Life insurance lenders had a great year—at least that’s what it seemed like if you sat in on “The Future of Life Companies in Commercial Real Estate Panel” at Mortgage Bankers Association’s 2017 CREF/Multifamily Housing Convention & Expo at the Manchester Grand Hyatt in San Diego.
Mark Fisher, the vice president and managing director of Stancorp Mortgage Investors noted that the “numbers reflect that for everyone there was a lot of ask in the last couple of years, so that made an environment where people could grow their portfolios. His firm lent roughly $1.7 billion last year.
Similarly, Emily Franke a regional director at PPM Finance, said her company “started the year with a lower target than we ended.” By the second half of 2016, the lender’s allocations began to fill up and finished the year with just under $2.3 billion in deals.
For MetLife, volume totaled $15 billion in new commercial real estate originations, up roughly 8 percent from the year prior, according to Gary Otten, the head of real estate debt strategies at the company. “That was the fourth record year in a row,” he said. “You start to talk about cycles and peaks and what that signals, but the makeup of that new lending wasn’t materially risky or different than three years ago.”
The panelists were relatively optimistic about 2017 as well, given greater borrower interest in structured debt, but there are a few pockets of concern.
“We’re going to have a great first quarter because nothing drives borrowers to sign applications like higher rates,” Fisher said. On the other hand, if interest rates move up too much, it could lead to borrowers prepaying existing mortgages. “I think we’ve all suffered tremendous prepayments in the last couple of years,” he noted.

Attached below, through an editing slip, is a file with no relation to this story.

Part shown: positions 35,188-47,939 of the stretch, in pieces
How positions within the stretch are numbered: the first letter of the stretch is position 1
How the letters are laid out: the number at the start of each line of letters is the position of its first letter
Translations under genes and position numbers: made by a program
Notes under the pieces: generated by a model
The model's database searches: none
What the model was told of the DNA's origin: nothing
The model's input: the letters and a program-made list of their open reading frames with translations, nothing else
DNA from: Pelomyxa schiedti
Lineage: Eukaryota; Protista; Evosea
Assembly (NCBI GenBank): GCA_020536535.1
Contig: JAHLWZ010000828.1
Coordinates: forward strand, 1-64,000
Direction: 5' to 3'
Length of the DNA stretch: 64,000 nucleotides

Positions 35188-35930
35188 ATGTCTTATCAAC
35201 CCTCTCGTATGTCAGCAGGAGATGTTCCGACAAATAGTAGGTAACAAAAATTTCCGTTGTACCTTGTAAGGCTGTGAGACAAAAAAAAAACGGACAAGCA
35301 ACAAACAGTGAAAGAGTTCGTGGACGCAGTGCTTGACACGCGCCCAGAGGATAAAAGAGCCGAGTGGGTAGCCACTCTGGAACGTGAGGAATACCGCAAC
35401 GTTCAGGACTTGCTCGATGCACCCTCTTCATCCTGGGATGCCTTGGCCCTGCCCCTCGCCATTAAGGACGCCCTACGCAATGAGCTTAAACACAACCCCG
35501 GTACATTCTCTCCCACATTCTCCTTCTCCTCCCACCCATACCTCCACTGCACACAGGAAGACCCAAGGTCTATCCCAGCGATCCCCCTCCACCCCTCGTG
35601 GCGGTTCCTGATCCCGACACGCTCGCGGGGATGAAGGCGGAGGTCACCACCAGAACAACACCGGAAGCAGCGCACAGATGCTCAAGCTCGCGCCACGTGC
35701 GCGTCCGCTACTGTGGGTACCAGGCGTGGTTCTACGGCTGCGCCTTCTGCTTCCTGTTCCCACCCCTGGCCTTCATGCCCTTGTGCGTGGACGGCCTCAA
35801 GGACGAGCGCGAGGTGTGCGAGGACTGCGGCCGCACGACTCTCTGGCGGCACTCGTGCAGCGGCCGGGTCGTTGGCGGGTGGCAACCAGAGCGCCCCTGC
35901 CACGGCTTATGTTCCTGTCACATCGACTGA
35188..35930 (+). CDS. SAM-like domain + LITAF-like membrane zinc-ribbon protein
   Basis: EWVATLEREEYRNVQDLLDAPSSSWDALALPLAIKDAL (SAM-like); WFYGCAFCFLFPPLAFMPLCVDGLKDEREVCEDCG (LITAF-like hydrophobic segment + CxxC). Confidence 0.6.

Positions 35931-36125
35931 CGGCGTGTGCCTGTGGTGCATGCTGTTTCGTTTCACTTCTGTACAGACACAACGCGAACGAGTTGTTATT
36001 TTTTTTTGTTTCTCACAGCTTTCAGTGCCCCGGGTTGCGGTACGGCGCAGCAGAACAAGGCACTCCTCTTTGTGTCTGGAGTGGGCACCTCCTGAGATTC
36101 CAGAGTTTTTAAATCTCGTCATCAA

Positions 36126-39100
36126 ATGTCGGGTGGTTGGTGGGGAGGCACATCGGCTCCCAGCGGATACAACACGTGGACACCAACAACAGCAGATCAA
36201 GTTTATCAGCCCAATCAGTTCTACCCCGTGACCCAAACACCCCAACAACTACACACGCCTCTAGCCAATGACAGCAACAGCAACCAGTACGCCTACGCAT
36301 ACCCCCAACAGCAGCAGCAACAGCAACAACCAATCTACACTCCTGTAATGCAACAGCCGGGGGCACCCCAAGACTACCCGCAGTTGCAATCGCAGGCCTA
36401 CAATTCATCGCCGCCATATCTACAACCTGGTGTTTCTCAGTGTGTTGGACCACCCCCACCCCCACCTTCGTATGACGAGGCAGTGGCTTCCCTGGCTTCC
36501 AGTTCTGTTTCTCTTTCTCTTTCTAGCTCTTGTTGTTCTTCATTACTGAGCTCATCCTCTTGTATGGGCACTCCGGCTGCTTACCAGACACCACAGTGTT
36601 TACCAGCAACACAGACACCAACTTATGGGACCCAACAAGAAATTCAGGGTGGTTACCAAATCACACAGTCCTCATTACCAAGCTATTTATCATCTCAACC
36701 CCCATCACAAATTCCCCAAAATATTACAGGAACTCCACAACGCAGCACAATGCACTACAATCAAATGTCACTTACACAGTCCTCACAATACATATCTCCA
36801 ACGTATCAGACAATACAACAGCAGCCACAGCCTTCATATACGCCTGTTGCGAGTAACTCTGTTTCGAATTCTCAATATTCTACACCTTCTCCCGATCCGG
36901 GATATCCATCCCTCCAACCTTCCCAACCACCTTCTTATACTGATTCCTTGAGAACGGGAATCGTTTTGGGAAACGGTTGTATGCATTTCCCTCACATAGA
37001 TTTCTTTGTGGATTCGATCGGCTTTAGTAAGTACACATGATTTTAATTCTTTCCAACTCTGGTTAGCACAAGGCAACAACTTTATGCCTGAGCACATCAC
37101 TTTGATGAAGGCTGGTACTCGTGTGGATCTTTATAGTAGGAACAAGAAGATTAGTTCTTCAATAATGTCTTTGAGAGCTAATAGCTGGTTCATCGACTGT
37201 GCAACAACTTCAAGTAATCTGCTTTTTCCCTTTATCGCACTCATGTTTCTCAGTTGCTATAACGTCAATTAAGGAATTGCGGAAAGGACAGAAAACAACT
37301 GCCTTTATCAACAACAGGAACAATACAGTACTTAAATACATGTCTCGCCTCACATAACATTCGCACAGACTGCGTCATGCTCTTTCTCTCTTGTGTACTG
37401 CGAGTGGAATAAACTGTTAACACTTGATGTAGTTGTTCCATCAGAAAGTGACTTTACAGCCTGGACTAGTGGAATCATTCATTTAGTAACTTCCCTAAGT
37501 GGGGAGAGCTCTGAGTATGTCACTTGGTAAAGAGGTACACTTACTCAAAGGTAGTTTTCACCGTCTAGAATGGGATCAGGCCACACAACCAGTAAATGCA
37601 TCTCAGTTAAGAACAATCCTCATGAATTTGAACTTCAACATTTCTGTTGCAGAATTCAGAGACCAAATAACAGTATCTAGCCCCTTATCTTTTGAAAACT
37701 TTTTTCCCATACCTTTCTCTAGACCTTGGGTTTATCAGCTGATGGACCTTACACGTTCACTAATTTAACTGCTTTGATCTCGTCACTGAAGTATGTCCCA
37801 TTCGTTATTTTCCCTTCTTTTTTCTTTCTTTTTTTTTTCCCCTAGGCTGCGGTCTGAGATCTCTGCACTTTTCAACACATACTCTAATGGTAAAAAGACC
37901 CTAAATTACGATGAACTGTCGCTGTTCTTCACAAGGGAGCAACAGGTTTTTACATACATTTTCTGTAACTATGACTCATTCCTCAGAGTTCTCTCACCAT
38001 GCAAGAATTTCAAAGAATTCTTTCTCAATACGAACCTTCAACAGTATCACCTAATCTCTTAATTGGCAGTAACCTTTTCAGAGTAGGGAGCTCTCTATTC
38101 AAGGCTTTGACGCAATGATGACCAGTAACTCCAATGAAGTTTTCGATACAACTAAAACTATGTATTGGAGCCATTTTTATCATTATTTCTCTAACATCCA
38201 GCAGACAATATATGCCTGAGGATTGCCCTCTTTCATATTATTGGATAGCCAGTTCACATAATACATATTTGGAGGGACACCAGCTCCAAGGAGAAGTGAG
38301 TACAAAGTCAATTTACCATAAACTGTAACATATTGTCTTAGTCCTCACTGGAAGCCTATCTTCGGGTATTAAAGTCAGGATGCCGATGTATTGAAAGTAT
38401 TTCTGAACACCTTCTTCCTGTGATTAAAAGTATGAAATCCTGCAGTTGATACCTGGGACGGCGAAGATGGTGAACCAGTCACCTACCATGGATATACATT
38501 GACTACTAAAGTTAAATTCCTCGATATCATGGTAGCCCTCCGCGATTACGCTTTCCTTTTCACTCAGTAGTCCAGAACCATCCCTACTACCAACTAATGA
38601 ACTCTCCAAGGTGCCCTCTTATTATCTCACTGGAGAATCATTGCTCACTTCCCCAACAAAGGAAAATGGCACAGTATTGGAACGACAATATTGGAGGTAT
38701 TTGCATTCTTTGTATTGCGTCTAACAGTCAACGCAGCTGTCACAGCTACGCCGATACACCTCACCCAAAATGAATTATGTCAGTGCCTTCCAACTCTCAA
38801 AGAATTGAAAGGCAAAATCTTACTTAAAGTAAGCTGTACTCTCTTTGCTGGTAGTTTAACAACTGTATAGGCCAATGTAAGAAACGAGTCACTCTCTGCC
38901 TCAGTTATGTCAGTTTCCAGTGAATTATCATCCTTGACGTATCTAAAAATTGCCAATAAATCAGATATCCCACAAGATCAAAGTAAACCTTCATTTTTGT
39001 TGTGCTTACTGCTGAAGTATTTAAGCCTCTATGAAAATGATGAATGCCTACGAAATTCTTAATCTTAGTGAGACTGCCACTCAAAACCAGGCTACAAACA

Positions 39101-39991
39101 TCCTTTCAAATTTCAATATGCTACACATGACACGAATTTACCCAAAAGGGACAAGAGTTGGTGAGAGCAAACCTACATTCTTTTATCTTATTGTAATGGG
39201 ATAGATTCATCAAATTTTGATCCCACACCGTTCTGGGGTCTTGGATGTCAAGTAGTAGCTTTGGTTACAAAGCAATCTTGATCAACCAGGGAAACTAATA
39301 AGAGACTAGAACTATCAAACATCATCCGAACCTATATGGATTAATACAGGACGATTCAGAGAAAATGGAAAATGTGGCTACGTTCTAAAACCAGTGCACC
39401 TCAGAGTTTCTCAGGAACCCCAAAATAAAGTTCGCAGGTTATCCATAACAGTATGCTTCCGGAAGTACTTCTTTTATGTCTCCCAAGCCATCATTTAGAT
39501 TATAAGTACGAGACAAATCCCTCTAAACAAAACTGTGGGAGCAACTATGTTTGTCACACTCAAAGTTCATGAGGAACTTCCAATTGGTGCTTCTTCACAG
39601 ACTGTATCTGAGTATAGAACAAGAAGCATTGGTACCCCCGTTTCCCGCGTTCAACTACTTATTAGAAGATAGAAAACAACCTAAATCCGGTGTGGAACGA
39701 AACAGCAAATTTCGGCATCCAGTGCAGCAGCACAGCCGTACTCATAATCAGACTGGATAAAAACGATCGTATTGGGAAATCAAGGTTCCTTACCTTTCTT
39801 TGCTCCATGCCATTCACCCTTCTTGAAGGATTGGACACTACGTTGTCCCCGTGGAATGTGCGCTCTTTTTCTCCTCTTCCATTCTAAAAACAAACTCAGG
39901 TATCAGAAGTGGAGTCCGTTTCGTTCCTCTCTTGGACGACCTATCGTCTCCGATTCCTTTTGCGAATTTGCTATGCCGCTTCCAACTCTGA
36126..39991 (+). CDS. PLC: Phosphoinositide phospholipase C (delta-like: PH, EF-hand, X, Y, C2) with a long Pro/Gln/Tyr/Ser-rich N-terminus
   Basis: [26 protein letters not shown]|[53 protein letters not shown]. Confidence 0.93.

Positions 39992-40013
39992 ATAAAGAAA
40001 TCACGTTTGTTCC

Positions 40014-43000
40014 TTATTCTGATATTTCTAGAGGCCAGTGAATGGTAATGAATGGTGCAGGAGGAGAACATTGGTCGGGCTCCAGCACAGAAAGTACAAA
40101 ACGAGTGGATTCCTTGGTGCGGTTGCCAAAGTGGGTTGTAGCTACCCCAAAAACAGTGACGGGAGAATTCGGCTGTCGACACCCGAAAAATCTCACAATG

“In general, the fundamentals are very good and very positive,” said Franke. “The question is whether or not it’s sustainable.”
Industrial has done well because of e-commerce, she said, while there could be some uncertainty in multifamily, retail and office. Multifamily has been overbuilt, and retail and office are subject to lifestyle changes and preferences of the consumer and office-user. Acquisition financing has slowed because of differing expectations between buyers and sellers, especially as interest rates increase, she said.
“Throw in political uncertainty and where the Trump administration is going to take us,” Franke said. “It causes a lot of pause and we can expect a little pause in the beginning of the year.”
On the positive (and discounting President Trump’s tweets), “tax cuts, infrastructure spending and regulatory reform are all likely to improve economic conditions,” Otten said. “Boosting U.S. economic growth really helps every property type that we invest in, and I think the stronger U.S. economic outlook will lead to strong real estate demand.”
He echoed some of the concerns Franke raised, especially when it comes to overbuilding in multifamily, an oversupply of hotels in markets like New York City and Miami, as well as office struggling in Houston and Dallas.
When it comes to multifamily, “a lot of lenders are starting to move to the class B or suburban markets maybe because the brand new, urban [property] with high amenities is at such a point right now that there could be a bit of softening,” Franke said.
Otten agreed: “How many people can afford to pay $4,000 [per month] for a two-bedroom apartment, depending on the market?” He said that over the long term, class B apartments perform better than Class As.
“In an economic downturn, renters can’t afford that anymore. Couple that with the fact that you can’t economically build a Class B apartment, so that supply is a little more controlled. It’s kind of an interesting place to be both on the equity and debt side,” he said.
When it comes to industrial properties, all of the panelists agreed that e-commerce has made the asset very attractive.
Fisher said that Stancorp tends to finance older industrial properties, because in that space the owners are very experienced and there have been healthy rent increases. The only properties Otten is skeptical of are the buildings built in the 1970s and 1980s. While a good location could make those properties attractive, those buildings may not be as functional as newer ones, he said.